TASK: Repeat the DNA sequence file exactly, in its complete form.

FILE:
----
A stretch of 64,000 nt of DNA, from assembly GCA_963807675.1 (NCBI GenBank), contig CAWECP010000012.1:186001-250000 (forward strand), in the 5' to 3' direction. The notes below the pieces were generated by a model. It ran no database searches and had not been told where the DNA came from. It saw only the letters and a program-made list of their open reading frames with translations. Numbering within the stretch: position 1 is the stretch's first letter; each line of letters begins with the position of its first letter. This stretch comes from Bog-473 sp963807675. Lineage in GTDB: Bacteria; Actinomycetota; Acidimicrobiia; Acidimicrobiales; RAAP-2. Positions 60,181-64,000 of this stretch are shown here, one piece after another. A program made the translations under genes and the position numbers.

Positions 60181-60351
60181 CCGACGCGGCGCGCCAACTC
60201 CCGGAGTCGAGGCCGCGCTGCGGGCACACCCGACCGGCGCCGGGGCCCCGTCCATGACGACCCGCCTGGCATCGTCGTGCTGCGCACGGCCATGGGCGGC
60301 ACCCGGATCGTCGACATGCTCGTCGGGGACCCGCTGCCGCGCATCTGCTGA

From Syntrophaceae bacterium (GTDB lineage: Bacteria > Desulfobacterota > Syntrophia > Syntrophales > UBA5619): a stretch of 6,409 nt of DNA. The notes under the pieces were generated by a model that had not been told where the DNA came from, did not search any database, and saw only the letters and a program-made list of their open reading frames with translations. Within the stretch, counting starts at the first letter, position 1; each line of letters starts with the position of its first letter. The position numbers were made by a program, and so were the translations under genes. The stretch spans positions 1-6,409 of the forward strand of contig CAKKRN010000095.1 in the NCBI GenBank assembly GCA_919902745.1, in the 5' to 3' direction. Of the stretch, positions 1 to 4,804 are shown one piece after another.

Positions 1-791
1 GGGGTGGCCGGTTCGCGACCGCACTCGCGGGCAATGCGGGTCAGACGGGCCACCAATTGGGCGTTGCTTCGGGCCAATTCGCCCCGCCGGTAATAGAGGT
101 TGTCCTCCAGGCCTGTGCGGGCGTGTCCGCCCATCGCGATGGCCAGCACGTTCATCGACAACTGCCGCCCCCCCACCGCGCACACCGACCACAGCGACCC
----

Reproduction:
A stretch of 64,000 nt of DNA, from assembly GCA_963807675.1 (NCBI GenBank), contig CAWECP010000012.1:186001-250000 (forward strand), in the 5' to 3' direction. The notes below the pieces were generated by a model. It ran no database searches and had not been told where the DNA came from. It saw only the letters and a program-made list of their open reading frames with translations. Numbering within the stretch: position 1 is the stretch's first letter; each line of letters begins with the position of its first letter. This stretch comes from Bog-473 sp963807675. Lineage in GTDB: Bacteria; Actinomycetota; Acidimicrobiia; Acidimicrobiales; RAAP-2. Positions 60,181-64,000 of this stretch are shown here, one piece after another. A program made the translations under genes and the position numbers.

Positions 60181-60351
60181 CCGACGCGGCGCGCCAACTC
60201 CCGGAGTCGAGGCCGCGCTGCGGGCACACCCGACCGGCGCCGGGGCCCCGTCCATGACGACCCGCCTGGCATCGTCGTGCTGCGCACGGCCATGGGCGGC
60301 ACCCGGATCGTCGACATGCTCGTCGGGGACCCGCTGCCGCGCATCTGCTGA

From Syntrophaceae bacterium (GTDB lineage: Bacteria > Desulfobacterota > Syntrophia > Syntrophales > UBA5619): a stretch of 6,409 nt of DNA. The notes under the pieces were generated by a model that had not been told where the DNA came from, did not search any database, and saw only the letters and a program-made list of their open reading frames with translations. Within the stretch, counting starts at the first letter, position 1; each line of letters starts with the position of its first letter. The position numbers were made by a program, and so were the translations under genes. The stretch spans positions 1-6,409 of the forward strand of contig CAKKRN010000095.1 in the NCBI GenBank assembly GCA_919902745.1, in the 5' to 3' direction. Of the stretch, positions 1 to 4,804 are shown one piece after another.

Positions 1-791
1 GGGGTGGCCGGTTCGCGACCGCACTCGCGGGCAATGCGGGTCAGACGGGCCACCAATTGGGCGTTGCTTCGGGCCAATTCGCCCCGCCGGTAATAGAGGT
101 TGTCCTCCAGGCCTGTGCGGGCGTGTCCGCCCATCGCGATGGCCAGCACGTTCATCGACAACTGCCGCCCCCCCACCGCGCACACCGACCACAGCGACCC